There aren’t many bands that can claim something that Rotting Christ can claim: they have more buzz around the band now than they have ever had, and this is their 10th album. Now the hardcore, or the old school fans, will claim that they’re not nearly as good as they were “back in the day,” but I think the band has done a lot of development since the “old days” and really planted themselves firmly on the border of modern, mainstream metal. I mean, even their label is calling them just “dark metal” now, though I think there are some things that still hold them in the black metal category. Aealo is the follow up to the band’s 2007 masterpiece Theogonia, a record which lit their fanbase aflame and which saw the band broadening their appeal to new fans all over the world. It is fair to say that Rotting Christ has continued on the heels of Theogonia with Aealo, because the majority of the stylistic themes which ran through the previous album and made it great remain.
To start with, however, Aealo differs itself from Theogonia in several ways: firstly, these holdover elements are ever-present now, showing up in almost every track. The feeling that the band is trying to coin a “signature sound” based on the success of Theogonia wouldn’t be an unfair criticism from my listening to it. However, the hypnotic groove and style that these guys put forward, never technically showy, but always groovy and heavy (and it is probably scorching live), work to hook the listener in and keep them listening. I found myself continually raising the volume, too, because the louder it got the better it got. Aealo is a record that is meant to be experienced and listened to in a sort of submersive kind of listening experience, I think. Heavy, simple and something that you feel through your body and not think too hard about. In that sense, it is a strong success.
The tracks, despite being groovy and hypnotic are not boring, just think of it as atmosphere in a very epic sense. The whole album is littered with solid tracks, “Demonen Vrosis” is a fantastic song with some of the creepiest vocals I’ve ever heard on a metal record, for example. The track “Dub-sag-ka-te”, probably the fastest song on the record, has a solid rhythm that hooks you into it and brings you back to it again and again. This contrast of the oddly creepy sounding “ethnic” vocals and the hypnotic metal definitely gives this album a different atmosphere than previous albums. Aealo also contained a cool surprise for me (I probably should’ve read the bio first), which was that the vocalist from Primordial does a guest appearance on the track “Thou Art Lord”. This was a definite win for the band and for fans of Primordial and while not the strongest track on the album, it definitely created a peak.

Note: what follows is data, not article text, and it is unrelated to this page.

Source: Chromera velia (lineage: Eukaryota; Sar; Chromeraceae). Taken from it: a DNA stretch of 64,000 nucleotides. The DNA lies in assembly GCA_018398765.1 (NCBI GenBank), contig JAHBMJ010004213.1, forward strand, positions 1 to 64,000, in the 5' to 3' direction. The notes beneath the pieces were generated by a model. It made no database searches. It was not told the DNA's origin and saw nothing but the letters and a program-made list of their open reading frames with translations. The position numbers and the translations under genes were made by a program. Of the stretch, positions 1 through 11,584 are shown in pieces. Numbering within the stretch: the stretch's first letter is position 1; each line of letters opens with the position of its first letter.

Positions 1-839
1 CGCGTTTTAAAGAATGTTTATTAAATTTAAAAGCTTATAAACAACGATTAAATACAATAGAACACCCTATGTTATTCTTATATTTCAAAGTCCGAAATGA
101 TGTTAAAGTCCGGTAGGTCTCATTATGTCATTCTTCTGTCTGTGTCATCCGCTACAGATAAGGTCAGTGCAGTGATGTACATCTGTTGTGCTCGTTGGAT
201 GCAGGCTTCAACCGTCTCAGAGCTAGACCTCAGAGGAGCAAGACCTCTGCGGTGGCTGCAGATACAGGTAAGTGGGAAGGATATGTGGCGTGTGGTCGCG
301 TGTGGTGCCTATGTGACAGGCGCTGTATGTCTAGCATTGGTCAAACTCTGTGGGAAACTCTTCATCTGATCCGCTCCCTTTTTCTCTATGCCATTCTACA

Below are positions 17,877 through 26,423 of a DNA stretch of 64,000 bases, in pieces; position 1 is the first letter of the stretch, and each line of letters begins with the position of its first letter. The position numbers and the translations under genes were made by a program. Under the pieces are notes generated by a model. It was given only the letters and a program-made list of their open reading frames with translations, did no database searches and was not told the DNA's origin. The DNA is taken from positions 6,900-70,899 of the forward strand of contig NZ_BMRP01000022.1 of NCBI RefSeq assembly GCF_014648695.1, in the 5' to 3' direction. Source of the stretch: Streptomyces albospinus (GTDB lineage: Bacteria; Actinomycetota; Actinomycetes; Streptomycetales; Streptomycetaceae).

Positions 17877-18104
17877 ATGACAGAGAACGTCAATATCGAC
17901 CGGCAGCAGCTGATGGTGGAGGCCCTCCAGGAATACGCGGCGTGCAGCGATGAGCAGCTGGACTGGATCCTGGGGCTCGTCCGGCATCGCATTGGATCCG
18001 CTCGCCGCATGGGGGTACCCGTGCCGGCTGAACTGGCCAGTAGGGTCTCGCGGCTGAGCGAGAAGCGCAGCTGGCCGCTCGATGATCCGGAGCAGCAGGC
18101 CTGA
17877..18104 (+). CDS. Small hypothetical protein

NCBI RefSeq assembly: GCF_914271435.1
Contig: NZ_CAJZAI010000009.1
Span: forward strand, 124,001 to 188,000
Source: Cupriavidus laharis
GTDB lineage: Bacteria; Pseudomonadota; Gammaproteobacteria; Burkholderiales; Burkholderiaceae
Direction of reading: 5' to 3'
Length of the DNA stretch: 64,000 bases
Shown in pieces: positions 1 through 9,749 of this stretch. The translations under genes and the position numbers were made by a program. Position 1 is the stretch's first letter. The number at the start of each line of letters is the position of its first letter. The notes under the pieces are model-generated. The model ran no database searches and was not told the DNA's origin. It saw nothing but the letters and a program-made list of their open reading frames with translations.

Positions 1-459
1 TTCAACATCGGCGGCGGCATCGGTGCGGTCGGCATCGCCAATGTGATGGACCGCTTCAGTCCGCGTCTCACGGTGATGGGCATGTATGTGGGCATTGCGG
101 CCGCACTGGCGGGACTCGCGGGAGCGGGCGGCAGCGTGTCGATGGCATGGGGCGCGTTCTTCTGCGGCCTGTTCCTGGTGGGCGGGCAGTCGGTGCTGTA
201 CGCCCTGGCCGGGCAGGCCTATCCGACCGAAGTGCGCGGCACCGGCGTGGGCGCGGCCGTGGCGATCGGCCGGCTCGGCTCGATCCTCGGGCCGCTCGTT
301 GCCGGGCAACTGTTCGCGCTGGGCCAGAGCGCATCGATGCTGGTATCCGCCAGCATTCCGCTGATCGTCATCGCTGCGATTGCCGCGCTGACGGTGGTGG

I think what’s going to end up being the focus of a lot of dissent is the female vocals and the final track “Orders from the Dead”. Both of these things can be hard to take at times, they don’t have the same kind of inherent beauty that existed on Theogonia. Instead, they don’t offset the feel of the metal with beauty, but enhance it with disharmony and contrast. I think this works perfectly and I think the poetry of “Orders from the Dead” is amazing and I am glad that the band used that track as the final piece on the album. It makes a pretty impressive statement and shows that Rotting Christ are thinking outside the boxâ€”something that speaks well to the future of a band on their 10th full length album.
This record is solid, definitely. While I don’t think it can compete with the genius of Theogonia or the more dynamic nature of Sanctos Diavolos, Aealo still differentiates itself from the pack. The only major complaint that I have is that I think the record is able to get a little stale towards the end because of the stylistic approach. While the band uses dynamics well, the songs are a bit interchangeable, but at the same time the record is a smart 50 minutes long, including the extended poem at the end, which is the perfect ending for the album and which also means that it’s about perfect length and I never managed to really get bored with it. How this album will play in the long run is definitely up in the air, but for fans of atmospheric black metal, darker metal bands like Moonspell and older Rotting Christ, this record is definitely worth a listen at least.